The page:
People don’t generally exert themselves very much for small, unimportant objectives. We work hard, take great risks, and let nothing stop us when it comes to achieving big, important goals. That’s why those who try to play down the difficulty of a task — or those who think too small in their own lives — make a big mistake. It is far better to be honest with yourself and others. Tell things exactly as they are, no matter how much effort will be required in accomplishing the objectives envisioned. As a newly appointed prime minister, Winston Churchill exhorted his countrymen in a speech given to the House of Commons of the British Parliament on May 13, 1940 that he had nothing to offer them but "blood, toil, tears and sweat." It took five years, and what he said was true. Against all odds at the time of his speech, he led a struggle which in heroic partnership with other countries resulted in victory over Nazi Germany. If you have objectives which will lead to a major result such as Churchill did, or a life goal, don’t be afraid to actually go after it and struggle until you reach final success.

Two College Graduates and Why They Succeeded Unequally

Two recent college classmates were hired by the same company after graduation. Both had done about equally well in school, and they were hired for similar departments at the same entry-level managerial rank. They were both ambitious. The first wanted one day to be "the big boss," the president. He was afraid because he didn’t know how he would ever get to this lofty position, but he recognized that he should have some aim in life. So he decided to pick a life goal that he knew more about and he was more confident that, with effort, he knew he could reach. He put aside his ambition to become president, and instead set as his life goal becoming a department head.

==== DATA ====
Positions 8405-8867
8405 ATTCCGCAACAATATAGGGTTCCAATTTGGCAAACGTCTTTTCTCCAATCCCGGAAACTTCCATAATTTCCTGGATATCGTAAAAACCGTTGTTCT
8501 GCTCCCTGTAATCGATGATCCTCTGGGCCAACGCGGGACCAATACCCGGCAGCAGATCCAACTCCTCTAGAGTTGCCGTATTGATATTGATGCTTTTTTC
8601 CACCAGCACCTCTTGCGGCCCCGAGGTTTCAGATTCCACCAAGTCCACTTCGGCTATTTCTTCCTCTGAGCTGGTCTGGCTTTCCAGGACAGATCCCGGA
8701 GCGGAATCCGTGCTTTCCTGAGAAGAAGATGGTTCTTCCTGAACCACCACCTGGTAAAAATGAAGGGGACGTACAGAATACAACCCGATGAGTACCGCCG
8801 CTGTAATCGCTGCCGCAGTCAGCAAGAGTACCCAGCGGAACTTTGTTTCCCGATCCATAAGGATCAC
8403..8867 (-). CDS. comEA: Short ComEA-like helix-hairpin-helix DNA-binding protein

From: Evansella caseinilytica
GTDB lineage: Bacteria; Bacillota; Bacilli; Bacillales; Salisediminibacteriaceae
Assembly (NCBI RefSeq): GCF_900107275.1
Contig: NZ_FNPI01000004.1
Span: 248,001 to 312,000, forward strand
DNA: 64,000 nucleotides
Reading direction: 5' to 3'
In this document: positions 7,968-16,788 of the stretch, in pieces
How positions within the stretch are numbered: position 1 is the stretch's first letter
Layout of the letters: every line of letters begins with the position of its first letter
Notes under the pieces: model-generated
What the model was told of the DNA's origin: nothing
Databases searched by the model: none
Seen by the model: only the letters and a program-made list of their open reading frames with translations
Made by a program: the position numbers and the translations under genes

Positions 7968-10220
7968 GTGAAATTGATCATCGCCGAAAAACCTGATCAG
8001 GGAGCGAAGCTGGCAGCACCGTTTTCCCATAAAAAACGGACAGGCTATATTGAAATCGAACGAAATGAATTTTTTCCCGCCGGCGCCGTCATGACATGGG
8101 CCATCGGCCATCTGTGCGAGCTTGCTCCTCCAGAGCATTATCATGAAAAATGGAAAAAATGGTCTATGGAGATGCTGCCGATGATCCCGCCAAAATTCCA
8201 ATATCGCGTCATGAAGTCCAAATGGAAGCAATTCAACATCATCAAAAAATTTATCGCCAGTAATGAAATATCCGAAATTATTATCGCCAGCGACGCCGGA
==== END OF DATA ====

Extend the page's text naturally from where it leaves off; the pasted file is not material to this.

Interestingly the second recent graduate also wanted to be president someday. He didn’t know how he would get there, but he set this as his goal anyway. When both managers retired 35 years later, the first had reached the precise goal he had set out to achieve. In fact, he headed the department in which he was first hired. However, he had a nagging suspicion that he might have even done better had he set a higher goal.